I’m new to Scrivener, actually I’m still in the trial phase, but I like it, and it seems very likely that I’ll choose to continue it and buy it.
I was wondering what the difference were between folders and file groups in the binder?
After all, you can add text to the folder item as well, and you can leave the top document of a file group empty. The only thing that seems to be different between a folder with attached text and a file group is the icon, also between a plain folder and a file group with an empty document as root.
The only real difference I saw was that you cannot add a word-count target to a folder, but can do so to a root document of a file group.
What am I missing? Why are there these two concepts? What’s the best way to mine all the capabilities and possibilities of these two item types in the binder? How do you use them?
Essentially, there is no difference (and you should be able to add a target to a folder too - if not, it’s a bug). The only differences are really unimportant:
Clicking on a folder will automatically open it in “group mode” (whichever group mode was last selected for a folder - e.g. corkboard or outliner mode); clicking on a file group will always open it as text (or whatever the file type is).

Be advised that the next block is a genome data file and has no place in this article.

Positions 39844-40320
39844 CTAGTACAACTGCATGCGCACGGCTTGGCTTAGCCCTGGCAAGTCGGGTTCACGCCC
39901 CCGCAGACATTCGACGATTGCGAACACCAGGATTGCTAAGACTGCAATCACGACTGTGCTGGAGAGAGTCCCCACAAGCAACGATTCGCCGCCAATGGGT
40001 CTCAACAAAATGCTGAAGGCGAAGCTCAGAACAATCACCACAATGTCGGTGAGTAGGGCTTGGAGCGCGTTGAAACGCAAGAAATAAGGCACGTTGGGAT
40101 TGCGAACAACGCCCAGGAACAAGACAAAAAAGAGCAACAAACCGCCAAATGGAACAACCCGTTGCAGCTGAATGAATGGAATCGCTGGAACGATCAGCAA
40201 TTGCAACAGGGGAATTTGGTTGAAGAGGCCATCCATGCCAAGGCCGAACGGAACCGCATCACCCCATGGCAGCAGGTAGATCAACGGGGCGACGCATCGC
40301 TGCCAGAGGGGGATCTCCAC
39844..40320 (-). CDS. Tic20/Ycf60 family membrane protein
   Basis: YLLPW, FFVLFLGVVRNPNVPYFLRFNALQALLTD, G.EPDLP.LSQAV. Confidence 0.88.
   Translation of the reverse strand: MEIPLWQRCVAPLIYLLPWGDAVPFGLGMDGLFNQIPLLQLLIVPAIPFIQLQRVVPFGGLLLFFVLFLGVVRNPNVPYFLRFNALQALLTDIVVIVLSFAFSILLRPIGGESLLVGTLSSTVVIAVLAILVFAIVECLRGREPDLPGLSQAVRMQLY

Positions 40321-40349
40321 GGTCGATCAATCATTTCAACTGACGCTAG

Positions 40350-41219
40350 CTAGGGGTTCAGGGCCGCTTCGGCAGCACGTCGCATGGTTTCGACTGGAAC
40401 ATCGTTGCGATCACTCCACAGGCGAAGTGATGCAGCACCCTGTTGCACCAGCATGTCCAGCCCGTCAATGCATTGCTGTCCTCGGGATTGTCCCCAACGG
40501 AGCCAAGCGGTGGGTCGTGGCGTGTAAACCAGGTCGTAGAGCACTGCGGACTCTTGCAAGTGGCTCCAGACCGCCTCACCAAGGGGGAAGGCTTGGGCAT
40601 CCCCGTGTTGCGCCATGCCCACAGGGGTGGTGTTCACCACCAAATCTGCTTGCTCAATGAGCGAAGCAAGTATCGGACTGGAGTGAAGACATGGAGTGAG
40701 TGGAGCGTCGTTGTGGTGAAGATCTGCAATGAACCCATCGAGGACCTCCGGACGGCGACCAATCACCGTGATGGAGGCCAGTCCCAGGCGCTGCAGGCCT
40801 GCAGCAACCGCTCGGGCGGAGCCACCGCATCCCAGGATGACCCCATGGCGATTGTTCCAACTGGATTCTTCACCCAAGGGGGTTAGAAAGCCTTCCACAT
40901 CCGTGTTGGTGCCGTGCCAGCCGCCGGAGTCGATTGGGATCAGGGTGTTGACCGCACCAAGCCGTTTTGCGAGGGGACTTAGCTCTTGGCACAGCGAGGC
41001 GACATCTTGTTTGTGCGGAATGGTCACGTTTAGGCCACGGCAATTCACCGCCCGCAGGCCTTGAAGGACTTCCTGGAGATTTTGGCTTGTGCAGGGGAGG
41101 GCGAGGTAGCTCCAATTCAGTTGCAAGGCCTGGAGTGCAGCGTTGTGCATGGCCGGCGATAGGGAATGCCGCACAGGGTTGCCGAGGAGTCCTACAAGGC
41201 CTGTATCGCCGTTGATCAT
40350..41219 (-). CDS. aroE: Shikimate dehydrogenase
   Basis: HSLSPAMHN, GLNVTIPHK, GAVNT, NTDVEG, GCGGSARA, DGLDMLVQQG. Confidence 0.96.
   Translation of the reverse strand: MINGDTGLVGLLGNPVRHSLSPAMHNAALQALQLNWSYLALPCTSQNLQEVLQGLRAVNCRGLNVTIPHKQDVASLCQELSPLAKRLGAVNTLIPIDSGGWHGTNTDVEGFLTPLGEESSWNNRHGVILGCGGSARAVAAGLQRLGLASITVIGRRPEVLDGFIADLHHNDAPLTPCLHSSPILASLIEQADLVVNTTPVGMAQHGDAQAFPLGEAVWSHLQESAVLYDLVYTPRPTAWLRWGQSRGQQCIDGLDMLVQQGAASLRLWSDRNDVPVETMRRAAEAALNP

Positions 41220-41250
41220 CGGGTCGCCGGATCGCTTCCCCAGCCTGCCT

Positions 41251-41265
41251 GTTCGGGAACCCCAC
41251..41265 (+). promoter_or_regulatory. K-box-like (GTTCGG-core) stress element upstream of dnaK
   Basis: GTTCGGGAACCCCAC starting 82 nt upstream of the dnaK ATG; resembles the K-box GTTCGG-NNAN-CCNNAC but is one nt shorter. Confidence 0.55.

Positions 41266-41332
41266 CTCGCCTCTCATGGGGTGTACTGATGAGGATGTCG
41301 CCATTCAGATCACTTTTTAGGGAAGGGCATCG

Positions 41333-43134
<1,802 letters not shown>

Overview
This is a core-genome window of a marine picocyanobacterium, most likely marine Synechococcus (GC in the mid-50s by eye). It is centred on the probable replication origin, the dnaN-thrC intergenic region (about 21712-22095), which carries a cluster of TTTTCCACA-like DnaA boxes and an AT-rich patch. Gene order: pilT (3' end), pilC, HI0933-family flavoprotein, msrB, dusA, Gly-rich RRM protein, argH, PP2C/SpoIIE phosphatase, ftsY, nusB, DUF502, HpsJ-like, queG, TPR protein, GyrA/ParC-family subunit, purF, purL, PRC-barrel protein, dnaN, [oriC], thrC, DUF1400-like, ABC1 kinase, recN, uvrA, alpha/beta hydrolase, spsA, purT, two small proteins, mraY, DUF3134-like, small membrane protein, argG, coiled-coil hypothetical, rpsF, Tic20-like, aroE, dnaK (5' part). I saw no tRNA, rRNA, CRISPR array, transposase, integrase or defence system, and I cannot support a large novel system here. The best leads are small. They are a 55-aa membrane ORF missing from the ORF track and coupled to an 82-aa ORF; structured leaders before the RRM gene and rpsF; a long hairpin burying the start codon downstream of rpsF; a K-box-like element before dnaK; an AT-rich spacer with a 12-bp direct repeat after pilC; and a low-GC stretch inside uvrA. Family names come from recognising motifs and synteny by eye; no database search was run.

The main point is that you shouldn’t have to worry about these things - you can freely convert between folders and files or file groups using the Documents > Convert > to File / to Folder feature. So, if you find yourself grouping items inside another item that you later feel would work better as a folder, you can just convert it, and vice versa. It’s set up to be as flexible as possible so that in the early stages of a project you don’t really have to make any decisions about whether this should be a folder or that should be a file and so on.
Hope that helps!
All the best,
Thanks for the clarification, Keith, that’s good support! I can put my mind to rest now
I’ll check again: concerning the target, I might have been mistaken.
I didn’t find the “Documents > Convert > to File / to Folder” feature myself, though I was looking for one – at some point the flexibility of Scrivener can really overwhelm a newcomer, I guess.
One other difference: if you have a folder and the top document in a document stack on the same level in the binder, you can make the compile settings format their associated text, titles, etc… differently. I can’t think of a use case for that kind of arrangement, but it’s there if you find a use for it.
One use case: if you want to produce a book with numbered chapters and unnumbered bits at the same level in the hierarchy – appendices, for example. You can use folders for one and files for the other and set up the compile settings differently for each.